Located in the southern part of San Antonio, TX, Mitchell Lake Audubon Center is dedicated to the conservation of birds. Though it’s open to the public, the majority of the tourists are the birds who stop in the area during their migrations. The Center offers field trip and guided tours, and is a must-see destination for local birdwatchers.
When planning a drone demonstration for my gifted students with Justin Moore, @texasbyair, Mr. Moore mentioned that he had done some work with Mitchell Lake. My 5th graders were researching field trip locations, and I thought it might be the perfect match as they seemed mostly interested in nature and wildlife. The staff at Mitchell Lake, especially Jake Stush, were very accommodating as we worked with them to customize a unique field trip for the students. Mr. Moore and Mr. Stush teleconferenced with the 5th graders a couple of times to finalize the plans before the tour. We wanted to show the benefits of using drones, and give the students the opportunity to learn more about the habitats the Mitchell Lake Audubon Center is trying to preserve.
On the day of our trip, 23 gifted students from 3rd-5th grades visited Mitchell Lake. We separated the students into two groups. Mr. Stush took one group on a hike of the area near Bird Pond to learn more about the resident birds and how the sanctuary has changed over time. Mr. Moore took the other group to get some drone footage of the region.
As the students learned about the importance of preserving areas like Mitchell Lake and used their binoculars to see some of the birds and other wildlife up close and personal, they also got to find out how drones can be used for scientific research. Mr. Moore divided the students up into groups to give them jobs for the drone flight – allowing them to look up weather conditions, keep the launch/landing pad area cordoned off, take pictures and video, and to keep the drone in sight and away from obstacles and predators.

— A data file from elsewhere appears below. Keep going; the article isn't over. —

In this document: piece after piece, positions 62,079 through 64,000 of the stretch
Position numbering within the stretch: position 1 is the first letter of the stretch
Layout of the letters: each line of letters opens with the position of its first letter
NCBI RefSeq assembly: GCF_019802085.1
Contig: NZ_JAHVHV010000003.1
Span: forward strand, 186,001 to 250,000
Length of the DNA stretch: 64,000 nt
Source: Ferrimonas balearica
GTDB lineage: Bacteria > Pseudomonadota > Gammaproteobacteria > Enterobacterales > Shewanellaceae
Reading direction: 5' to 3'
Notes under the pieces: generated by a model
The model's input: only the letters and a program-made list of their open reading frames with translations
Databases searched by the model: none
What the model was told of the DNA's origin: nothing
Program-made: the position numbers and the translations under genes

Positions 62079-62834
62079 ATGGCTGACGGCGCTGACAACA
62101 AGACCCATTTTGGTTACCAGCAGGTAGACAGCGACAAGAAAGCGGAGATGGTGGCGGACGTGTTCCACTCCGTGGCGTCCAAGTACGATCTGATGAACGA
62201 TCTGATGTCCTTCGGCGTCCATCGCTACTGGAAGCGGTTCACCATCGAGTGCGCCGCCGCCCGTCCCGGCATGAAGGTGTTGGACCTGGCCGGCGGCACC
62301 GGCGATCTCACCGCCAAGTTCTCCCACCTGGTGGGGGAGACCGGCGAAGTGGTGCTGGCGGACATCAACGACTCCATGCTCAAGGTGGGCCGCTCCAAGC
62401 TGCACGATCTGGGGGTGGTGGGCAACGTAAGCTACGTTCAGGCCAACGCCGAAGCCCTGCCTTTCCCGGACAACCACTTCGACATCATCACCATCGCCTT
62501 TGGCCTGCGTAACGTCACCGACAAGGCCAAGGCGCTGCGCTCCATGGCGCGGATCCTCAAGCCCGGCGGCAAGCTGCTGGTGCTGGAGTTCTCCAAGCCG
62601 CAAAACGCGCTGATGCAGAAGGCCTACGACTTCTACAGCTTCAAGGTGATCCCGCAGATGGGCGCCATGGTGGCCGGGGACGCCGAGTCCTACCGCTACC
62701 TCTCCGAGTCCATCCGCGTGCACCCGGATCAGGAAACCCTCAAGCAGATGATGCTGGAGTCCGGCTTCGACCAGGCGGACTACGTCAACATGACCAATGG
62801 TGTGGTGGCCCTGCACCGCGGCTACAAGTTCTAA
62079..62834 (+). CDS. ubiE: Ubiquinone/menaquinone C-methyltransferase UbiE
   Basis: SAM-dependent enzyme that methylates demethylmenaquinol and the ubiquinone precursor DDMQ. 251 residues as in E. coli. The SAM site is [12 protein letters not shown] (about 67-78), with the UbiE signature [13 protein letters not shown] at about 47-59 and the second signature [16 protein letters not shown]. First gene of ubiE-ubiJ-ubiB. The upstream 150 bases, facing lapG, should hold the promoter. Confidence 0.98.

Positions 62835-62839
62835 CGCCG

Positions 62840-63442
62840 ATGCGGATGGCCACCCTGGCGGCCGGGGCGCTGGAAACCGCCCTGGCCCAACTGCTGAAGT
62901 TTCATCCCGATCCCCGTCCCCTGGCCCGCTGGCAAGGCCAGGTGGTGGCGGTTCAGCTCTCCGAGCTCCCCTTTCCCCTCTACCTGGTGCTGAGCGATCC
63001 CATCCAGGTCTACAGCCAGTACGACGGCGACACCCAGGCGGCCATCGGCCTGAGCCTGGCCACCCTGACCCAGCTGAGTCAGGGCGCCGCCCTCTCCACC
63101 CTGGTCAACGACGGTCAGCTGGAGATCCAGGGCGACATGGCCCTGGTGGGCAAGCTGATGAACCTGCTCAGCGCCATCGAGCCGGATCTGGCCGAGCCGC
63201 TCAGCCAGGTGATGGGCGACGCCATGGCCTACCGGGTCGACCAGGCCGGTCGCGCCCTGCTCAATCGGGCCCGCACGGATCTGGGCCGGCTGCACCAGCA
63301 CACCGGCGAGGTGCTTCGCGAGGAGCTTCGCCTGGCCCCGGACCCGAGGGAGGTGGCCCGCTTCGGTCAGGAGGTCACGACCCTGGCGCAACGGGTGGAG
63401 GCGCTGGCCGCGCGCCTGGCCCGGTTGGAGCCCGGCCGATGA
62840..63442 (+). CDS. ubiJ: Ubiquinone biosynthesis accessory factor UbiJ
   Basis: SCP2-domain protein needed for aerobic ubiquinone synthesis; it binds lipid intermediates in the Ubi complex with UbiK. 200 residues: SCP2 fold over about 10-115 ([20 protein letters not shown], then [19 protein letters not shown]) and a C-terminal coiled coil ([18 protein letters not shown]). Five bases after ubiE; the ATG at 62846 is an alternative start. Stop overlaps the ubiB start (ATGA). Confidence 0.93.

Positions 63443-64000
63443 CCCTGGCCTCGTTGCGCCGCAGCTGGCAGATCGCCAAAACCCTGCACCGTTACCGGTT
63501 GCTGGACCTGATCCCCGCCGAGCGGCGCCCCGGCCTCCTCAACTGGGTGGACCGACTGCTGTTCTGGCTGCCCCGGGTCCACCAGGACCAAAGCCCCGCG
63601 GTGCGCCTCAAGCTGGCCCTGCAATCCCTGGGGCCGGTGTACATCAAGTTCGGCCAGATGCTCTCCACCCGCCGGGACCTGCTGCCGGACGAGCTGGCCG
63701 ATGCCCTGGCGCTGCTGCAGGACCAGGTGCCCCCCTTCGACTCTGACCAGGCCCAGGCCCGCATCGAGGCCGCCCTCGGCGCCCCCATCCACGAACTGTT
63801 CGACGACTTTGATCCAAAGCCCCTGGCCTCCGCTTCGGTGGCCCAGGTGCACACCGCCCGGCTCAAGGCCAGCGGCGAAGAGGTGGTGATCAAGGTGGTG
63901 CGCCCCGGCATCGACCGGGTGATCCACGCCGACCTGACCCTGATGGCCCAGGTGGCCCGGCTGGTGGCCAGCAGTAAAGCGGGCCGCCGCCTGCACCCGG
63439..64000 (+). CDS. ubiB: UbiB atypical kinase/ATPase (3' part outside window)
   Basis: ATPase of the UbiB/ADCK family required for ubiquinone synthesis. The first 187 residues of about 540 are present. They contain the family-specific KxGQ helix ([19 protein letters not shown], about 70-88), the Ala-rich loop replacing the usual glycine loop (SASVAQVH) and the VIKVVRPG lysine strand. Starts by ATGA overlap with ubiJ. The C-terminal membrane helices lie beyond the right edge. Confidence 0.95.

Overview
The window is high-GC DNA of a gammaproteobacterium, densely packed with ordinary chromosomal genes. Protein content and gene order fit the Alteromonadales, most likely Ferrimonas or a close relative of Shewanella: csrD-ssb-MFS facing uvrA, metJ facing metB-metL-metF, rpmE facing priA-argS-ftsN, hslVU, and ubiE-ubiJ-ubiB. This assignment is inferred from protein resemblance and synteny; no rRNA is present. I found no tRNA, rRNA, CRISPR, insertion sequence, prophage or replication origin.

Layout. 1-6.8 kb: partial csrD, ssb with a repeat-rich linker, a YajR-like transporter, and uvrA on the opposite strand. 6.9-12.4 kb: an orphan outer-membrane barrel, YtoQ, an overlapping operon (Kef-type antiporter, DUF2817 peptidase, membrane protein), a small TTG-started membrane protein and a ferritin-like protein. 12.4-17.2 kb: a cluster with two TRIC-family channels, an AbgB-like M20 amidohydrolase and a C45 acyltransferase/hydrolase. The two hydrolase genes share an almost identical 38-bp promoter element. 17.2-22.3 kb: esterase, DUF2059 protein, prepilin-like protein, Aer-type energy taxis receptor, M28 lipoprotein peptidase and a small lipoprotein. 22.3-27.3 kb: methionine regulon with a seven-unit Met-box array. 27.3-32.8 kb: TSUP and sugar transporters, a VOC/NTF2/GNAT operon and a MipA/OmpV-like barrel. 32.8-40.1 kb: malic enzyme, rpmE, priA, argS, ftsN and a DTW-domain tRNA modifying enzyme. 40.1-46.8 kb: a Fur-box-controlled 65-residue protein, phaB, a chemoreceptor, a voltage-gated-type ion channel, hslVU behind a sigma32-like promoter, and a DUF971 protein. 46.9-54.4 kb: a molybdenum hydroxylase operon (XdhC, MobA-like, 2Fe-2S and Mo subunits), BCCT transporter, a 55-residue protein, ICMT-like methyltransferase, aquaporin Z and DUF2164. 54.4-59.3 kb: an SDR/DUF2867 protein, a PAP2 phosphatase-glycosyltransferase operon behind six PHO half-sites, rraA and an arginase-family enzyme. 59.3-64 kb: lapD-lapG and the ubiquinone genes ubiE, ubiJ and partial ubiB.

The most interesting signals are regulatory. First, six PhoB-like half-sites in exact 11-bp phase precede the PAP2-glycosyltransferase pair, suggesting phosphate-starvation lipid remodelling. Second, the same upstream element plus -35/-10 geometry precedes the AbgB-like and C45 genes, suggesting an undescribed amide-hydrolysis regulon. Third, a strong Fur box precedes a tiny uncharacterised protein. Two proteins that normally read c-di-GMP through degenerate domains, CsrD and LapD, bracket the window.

It was incredible to learn about this lesser-known part of San Antonio which actually has a huge impact on the ecosystem, as well as to allow students to see the amazing potential of drone technology to help us to work on improving our environment.
As I watched the drone take off, and saw curious birds circle it from a cautious distance while my students watched from the earth below, I felt that I was witnessing a certain kind of tentative balance among man, machine, and animal as we all try to learn how to exist together.
The next day, Mr. Moore sent us a highlight reel of our trip, using video from the drone, as well as video and pictures taken by the students. He also sent a digital 3d map that was created from the drone’s footage. It even included our school bus! We talked about how the information could help the researchers at Mitchell Lake and how much we enjoyed our trip.
For more information about using Drones for Education, check out this post. Thanks to Mr. Moore (@texasbyair) and the staff of Mitchell Lake (@MLAudubonCenter) for making our field trip so memorable!